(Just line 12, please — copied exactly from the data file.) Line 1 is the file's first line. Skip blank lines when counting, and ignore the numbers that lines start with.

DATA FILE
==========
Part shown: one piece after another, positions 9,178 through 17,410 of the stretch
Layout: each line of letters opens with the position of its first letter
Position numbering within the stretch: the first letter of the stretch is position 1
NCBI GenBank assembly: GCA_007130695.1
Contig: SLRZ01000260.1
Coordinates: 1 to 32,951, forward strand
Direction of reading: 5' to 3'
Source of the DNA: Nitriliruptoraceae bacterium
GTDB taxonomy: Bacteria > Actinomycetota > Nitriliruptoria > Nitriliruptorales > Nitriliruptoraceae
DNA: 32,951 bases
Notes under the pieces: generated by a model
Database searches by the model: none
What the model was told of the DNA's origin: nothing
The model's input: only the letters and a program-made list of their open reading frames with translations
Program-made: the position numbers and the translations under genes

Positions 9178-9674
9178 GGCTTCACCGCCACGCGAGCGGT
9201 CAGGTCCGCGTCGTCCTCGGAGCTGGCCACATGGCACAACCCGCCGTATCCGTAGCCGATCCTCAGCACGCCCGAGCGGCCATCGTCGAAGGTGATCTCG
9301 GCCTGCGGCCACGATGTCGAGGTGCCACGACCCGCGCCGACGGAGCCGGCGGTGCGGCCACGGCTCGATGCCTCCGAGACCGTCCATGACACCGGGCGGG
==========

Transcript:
Database searches by the model: none